Facebook Whitelists Reveal Need For Real Viewpoint Diversity In Tech

Well, what do you know? Facebook has been caught lying again, and again so that it could apply its vaunted safety and protection rules in biased ways.

Scott Shepard

Scott Shepard

The details follow the now-familiar pattern, and further underscore the central truth: There are only two ways for Facebook and other social-media companies to avoid rampant and crippling discrimination. Either they need to get out of “content moderation” entirely, or they must ensure that their moderators think like America as well as looking like it. There is no third way.

The Wall Street Journal broke a blockbuster story earlier this week (with further installments apparently on the way). It seems that despite protestations to the contrary, Facebook does not apply the same censorship rules to all users. Rather, it has developed a “cross check,” or, inevitably, “XCheck” system under which favored users are “whitelisted” for special treatment. When the company’s (already biased) algorithms flag a post by one of those privileged users, the normal removals, suspensions or other reactions are belayed until a living human can review the flagged post. But, it turns out, only about 10 percent of the VIP-user posts ever get reviewed. And even when they are reviewed, the reviewers are instructed to err in favor of leaving the post up. As a manager of the XCheck program wrote in an internal memo, “We … index to assuming good intent in our review flows and lean into ‘innocent until proven guilty.’” (Seriously: who teaches these people to write like that? And can they be flogged?)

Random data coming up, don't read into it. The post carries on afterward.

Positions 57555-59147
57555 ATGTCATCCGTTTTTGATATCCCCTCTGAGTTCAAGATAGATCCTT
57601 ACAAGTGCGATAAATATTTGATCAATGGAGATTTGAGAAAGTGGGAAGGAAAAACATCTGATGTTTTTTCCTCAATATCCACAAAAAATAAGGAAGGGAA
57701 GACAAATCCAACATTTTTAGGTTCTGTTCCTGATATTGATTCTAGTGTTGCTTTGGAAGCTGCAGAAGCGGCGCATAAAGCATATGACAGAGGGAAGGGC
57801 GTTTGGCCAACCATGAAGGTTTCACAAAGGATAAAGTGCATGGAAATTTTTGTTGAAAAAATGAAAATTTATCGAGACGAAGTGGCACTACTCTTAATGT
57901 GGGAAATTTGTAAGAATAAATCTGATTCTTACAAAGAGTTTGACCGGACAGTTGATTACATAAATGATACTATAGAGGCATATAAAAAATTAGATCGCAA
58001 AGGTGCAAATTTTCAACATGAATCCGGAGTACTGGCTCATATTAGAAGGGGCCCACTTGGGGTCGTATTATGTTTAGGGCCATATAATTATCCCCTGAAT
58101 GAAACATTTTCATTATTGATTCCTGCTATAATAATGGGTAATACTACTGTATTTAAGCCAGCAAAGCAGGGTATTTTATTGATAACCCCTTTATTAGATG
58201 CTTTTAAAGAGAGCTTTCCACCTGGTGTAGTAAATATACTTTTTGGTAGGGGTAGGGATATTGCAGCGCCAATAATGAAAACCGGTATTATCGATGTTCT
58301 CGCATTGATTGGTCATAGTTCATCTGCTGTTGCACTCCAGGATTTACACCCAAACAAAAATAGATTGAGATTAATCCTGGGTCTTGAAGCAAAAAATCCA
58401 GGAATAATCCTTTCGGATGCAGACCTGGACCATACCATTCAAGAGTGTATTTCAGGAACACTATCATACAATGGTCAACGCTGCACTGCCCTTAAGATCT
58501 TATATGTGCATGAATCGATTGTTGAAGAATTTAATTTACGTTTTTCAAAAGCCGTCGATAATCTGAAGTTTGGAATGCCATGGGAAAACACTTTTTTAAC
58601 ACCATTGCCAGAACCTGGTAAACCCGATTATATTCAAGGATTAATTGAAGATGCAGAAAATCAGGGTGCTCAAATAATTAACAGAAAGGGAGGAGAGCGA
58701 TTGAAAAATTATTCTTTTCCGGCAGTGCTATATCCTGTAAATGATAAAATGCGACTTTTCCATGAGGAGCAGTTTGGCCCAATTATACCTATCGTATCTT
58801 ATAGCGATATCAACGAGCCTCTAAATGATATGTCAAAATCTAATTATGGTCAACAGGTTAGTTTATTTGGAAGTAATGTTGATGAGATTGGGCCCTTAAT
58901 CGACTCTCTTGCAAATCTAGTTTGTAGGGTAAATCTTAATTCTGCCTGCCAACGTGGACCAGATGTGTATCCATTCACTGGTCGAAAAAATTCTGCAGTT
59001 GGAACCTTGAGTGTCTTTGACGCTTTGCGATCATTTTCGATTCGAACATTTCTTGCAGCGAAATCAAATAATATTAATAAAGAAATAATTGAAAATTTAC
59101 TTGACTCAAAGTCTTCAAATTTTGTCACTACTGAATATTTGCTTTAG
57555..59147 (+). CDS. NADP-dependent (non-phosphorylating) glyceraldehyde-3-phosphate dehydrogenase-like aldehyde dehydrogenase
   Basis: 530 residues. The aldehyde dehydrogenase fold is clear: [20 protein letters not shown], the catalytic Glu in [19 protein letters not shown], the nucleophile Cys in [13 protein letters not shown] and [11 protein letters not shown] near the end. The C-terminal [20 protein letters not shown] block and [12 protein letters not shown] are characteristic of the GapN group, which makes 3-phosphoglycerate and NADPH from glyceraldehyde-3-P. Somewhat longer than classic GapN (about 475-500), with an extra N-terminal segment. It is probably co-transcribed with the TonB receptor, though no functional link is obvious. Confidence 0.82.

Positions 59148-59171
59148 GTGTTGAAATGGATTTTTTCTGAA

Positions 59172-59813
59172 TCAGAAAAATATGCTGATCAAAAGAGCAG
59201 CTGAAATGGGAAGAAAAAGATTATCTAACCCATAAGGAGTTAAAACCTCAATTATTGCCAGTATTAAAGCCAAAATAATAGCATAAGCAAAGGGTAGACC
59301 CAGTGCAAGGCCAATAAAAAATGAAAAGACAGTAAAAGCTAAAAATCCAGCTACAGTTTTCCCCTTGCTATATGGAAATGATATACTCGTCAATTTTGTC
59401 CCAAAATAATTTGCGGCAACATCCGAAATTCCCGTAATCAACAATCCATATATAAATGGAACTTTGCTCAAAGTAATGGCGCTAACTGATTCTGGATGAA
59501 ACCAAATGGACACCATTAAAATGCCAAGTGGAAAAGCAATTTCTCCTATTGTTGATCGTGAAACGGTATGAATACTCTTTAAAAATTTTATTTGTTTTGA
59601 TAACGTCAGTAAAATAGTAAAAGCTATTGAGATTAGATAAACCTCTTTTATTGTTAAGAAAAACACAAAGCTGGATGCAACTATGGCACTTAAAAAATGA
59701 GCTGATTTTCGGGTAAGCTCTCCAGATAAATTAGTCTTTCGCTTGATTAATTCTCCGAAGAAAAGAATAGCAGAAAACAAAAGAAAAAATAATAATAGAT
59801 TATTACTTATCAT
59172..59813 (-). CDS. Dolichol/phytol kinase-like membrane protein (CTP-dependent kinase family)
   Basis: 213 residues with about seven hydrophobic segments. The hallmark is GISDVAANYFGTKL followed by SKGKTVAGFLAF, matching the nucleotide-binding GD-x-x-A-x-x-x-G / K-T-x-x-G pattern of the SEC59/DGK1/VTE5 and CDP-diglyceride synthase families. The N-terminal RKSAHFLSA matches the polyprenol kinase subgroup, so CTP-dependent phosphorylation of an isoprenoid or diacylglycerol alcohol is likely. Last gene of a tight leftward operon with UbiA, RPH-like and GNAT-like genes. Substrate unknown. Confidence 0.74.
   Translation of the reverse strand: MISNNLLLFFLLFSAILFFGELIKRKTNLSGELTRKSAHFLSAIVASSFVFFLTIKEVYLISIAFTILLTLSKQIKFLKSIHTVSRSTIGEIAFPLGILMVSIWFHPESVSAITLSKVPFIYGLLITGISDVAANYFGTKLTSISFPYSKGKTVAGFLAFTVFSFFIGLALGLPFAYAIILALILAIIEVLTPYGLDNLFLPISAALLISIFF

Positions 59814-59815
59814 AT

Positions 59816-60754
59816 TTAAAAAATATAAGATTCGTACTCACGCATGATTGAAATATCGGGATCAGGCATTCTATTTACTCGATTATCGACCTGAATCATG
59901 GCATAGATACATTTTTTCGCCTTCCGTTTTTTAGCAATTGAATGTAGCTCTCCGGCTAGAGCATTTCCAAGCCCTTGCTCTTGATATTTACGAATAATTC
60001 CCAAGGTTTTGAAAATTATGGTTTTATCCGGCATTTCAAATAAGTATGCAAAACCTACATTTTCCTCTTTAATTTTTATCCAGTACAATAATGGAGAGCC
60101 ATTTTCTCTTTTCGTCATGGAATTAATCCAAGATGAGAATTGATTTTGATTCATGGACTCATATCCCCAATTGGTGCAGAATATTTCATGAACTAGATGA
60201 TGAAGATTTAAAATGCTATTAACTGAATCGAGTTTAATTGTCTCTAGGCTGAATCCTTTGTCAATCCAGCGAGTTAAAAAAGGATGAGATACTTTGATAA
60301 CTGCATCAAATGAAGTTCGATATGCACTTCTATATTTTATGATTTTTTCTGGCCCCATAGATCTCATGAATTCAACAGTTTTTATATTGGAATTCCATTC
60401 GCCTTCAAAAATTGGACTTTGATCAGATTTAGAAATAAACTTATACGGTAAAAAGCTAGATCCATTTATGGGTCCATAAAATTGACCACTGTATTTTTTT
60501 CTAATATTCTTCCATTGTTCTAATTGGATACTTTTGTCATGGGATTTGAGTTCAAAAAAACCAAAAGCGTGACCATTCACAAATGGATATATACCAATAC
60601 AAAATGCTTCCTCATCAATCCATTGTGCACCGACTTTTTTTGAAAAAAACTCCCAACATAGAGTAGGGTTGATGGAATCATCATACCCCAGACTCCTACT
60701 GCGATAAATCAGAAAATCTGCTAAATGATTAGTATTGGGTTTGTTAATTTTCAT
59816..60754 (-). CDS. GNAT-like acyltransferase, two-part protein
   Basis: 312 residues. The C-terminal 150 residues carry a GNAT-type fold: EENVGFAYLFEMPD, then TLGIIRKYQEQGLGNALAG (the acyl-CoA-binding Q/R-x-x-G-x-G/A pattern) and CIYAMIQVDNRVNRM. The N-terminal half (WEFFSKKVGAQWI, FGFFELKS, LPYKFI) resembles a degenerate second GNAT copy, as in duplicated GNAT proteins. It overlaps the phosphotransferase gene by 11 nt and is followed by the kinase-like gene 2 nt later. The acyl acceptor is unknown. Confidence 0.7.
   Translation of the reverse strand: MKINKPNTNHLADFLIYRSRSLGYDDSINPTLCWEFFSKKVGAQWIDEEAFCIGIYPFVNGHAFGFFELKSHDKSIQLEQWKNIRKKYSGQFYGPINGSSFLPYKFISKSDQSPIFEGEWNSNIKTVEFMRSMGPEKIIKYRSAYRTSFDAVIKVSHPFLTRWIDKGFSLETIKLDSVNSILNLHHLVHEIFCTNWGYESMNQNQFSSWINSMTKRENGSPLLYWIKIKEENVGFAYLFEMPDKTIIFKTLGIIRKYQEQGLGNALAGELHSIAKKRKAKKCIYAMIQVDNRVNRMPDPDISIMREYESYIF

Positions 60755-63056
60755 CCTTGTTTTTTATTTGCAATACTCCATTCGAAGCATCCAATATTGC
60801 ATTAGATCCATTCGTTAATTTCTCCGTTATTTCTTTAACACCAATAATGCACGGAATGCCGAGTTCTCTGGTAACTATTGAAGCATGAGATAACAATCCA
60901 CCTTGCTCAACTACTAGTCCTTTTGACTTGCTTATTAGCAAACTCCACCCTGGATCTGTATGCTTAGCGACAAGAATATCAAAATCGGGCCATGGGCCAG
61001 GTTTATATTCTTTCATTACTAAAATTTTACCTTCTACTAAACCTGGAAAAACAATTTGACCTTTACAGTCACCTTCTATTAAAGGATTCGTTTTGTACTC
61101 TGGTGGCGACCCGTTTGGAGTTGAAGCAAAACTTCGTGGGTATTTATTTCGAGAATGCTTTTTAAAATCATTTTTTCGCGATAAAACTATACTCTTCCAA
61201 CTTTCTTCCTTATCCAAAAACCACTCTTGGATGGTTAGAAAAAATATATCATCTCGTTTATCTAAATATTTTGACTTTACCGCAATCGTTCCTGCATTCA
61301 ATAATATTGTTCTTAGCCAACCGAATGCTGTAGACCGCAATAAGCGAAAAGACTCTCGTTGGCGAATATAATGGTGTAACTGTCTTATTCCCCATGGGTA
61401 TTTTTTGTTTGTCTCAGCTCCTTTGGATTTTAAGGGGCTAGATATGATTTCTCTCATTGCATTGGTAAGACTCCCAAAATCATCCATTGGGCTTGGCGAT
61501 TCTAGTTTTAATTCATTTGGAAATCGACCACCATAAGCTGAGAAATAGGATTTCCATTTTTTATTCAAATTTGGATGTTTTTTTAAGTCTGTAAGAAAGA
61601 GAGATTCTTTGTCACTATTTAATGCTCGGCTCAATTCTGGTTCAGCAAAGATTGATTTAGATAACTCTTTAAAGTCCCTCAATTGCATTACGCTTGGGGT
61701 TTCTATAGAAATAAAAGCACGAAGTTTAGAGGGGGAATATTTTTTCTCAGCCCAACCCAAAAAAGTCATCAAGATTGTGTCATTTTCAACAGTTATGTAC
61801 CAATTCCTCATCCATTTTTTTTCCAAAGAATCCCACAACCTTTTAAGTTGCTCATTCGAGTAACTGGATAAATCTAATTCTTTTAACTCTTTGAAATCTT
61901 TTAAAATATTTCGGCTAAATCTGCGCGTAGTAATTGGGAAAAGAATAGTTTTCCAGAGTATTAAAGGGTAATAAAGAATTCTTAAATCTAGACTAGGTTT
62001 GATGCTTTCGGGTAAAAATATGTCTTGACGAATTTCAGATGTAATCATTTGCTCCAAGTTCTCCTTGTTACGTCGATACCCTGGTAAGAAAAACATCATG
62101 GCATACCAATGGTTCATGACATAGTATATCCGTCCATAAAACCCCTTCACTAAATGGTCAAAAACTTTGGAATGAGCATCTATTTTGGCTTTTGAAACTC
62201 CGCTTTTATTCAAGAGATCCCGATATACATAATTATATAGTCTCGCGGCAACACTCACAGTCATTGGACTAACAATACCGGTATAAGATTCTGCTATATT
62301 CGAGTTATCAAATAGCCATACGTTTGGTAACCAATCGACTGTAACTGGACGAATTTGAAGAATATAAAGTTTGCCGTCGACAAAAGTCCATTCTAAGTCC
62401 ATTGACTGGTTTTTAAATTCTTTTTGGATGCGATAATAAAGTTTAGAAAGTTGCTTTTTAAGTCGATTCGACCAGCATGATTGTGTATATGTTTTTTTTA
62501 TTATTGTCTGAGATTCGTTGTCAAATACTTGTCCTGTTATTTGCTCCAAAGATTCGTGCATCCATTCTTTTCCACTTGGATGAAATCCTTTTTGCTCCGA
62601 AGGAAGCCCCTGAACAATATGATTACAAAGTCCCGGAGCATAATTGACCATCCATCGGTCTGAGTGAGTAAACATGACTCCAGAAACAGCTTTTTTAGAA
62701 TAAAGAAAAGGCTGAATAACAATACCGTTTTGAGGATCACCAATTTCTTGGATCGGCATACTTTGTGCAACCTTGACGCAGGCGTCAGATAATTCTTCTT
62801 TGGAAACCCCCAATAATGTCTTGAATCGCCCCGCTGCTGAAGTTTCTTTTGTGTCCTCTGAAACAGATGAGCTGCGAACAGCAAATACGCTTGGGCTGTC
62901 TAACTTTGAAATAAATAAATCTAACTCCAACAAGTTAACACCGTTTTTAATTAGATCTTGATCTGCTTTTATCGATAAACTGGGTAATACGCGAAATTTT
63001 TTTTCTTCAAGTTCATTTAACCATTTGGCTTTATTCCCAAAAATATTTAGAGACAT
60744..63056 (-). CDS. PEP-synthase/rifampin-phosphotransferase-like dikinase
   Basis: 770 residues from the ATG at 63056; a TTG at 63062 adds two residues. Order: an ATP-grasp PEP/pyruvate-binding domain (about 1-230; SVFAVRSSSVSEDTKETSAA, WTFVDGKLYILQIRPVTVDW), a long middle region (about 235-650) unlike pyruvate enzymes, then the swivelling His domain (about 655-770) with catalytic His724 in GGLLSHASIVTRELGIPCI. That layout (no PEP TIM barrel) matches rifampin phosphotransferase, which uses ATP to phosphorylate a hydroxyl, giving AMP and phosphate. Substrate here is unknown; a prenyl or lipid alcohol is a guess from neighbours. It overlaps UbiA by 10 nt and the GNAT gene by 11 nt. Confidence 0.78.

A Facebook lackey was scooted out to obfuscate, but in fact confirmed that Facebook has no intention of ending XCheck whitelisting, which has grown to include nearly 6 million favored users. And he further confirmed that Facebook recognizes – and doesn’t care – that the methods applied to the rest of its hoi poli users are junk. For the special people, you see, Facebook had “to create an additional step so we can accurately enforce policies on content that could require more understanding.” But for the peons, any old result will do.

The most troubling thing about this program is that a great many employees have whitelisting authority, with lists of VIPs scattered throughout the company, and without clear or consistent rules about who can be whitelisted and on what grounds. What this means is that it’s, in effect, up to employee biases. If the decision-making employees like the users, or the users’ worldview or message, then those users can be whitelisted, so that their posts aren’t reviewed for “misinformation” by bots the way everyone else’s are. And so unless Facebook works hard to have a workforce that thinks like America – that is, that has about the same range of worldviews in about the same proportion as the population – then Facebook’s censorship (or non-censorship) programs will be inherently biased.